• As shown in block 62 of FIG. 7, after creating the tree structure of the protocol primitive, the LI platform 12 may locate the primitive structure in the appropriate protocol-augmented DTD tree (created or received during initialization of the LI platform—see FIG. 5, block 40). As the protocol-augmented DTD tree may include all of the primitive structures, the LI platform may locate the DTD sub-tree that corresponds to the received primitive. FIG. 8 a illustrates an example tree structure of a protocol primitive, and FIG. 8 b illustrates an example protocol-augmented DTD tree in which the circled sub-tree corresponds to the primitive shown on FIG. 8 a. The leaf nodes of FIG. 8 a may include the actual content of the primitive.
  • After locating the primitive structure in the appropriate protocol-augmented DTD tree, the LI platform 12 may traverse a path in the primitive tree from a root node to a leaf node, as shown in block 64. FIG. 8 a illustrates an example whereby the LI platform may traverse the path from the root node to the leaf node with content “a” (and similarly to the leaf nodes with content “b,” “c,” “d,” “e” and “f”). At the leaf node, the LI platform may identify, from the corresponding sub-tree of the protocol-augmented DTD tree, any LI-attributes (LI-Type and LI-Level) associated with the respective leaf node, and may further identify any LI-attributes associated with a parent node of the leaf node since the leaf node may inherit the attributes of its parent, as shown in block 66.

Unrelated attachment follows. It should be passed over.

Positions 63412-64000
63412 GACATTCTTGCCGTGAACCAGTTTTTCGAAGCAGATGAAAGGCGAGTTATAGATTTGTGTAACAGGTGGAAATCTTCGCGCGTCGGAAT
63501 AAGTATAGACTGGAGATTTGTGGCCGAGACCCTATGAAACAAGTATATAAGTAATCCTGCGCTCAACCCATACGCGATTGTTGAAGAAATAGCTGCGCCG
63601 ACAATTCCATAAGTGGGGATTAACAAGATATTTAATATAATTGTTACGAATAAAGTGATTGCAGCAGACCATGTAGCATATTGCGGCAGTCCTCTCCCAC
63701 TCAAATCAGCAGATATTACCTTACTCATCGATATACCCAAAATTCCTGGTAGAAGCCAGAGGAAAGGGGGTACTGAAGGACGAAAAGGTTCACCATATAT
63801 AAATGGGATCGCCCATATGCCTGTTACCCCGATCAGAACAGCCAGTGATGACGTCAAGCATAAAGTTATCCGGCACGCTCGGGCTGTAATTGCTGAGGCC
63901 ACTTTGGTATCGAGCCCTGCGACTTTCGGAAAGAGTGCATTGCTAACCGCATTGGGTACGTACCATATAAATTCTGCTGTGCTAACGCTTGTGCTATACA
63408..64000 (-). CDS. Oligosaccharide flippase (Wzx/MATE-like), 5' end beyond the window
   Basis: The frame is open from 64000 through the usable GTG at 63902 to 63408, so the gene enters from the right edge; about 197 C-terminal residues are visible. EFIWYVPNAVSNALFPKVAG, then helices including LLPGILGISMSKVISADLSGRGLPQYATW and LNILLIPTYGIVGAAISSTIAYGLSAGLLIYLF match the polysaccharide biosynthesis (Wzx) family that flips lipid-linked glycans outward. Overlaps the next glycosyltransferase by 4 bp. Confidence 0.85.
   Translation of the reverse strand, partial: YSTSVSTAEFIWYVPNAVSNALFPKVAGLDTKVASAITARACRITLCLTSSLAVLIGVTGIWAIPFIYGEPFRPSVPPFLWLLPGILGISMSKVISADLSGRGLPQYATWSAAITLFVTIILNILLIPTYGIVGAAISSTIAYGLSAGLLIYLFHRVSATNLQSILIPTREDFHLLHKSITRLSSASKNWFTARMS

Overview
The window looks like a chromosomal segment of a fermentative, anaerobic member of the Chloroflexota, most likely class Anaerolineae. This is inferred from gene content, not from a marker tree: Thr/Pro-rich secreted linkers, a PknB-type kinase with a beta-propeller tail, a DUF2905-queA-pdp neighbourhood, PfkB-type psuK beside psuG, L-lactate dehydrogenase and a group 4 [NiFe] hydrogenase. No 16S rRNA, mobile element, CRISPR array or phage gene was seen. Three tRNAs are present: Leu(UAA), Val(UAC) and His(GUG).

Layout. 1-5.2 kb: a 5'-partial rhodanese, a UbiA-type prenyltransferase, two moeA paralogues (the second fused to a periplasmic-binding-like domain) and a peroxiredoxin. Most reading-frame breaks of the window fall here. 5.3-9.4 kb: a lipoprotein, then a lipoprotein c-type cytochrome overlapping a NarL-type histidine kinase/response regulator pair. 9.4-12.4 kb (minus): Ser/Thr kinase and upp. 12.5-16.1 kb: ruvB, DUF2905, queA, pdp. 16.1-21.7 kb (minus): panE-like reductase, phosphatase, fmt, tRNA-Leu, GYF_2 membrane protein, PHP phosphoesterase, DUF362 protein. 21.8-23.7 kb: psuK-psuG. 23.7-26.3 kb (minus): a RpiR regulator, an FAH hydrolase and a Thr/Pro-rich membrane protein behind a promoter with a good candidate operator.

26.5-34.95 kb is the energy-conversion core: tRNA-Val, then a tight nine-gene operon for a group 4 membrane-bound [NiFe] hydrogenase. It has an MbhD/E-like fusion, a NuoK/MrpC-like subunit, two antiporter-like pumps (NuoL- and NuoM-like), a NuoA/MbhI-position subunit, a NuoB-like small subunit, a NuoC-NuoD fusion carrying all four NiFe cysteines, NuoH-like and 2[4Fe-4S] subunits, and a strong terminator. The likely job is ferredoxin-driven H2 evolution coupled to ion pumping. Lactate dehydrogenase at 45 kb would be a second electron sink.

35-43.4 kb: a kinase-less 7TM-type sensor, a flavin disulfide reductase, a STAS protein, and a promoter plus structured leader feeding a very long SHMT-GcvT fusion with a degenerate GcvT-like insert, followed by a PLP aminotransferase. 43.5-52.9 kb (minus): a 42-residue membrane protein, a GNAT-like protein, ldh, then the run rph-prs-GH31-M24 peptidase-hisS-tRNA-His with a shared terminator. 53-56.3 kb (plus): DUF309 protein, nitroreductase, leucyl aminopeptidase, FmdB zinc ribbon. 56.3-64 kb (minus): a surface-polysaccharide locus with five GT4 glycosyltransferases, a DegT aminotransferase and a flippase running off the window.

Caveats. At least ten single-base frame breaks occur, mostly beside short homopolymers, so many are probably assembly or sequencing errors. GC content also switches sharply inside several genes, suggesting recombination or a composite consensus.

• After identifying the LI-attributes of a leaf node, the LI platform 12 may check or otherwise compare the LI-Type and LI-Level to the configuration data for the appropriate LI request to determine whether to keep or discard the leaf node (representing a piece of the primitive content), and hence whether the leaf node satisfies the request, as shown in block 68. More particularly, for example, if the LI request only requires CC content, the LI platform may keep the leaf node if the node LI-Type is CC or both IRI and CC; otherwise, the LI platform may discard the leaf node. The following Table 3 summarizes the decisions that may be made by the LI platform according to the requirements of the LI request.
  • TABLE 3 Configuration data - Interception Type IRI CC IRI + CC Node LI-Type IRI Keep Discard Keep CC Discard Keep Keep IRI + CC Keep Keep Keep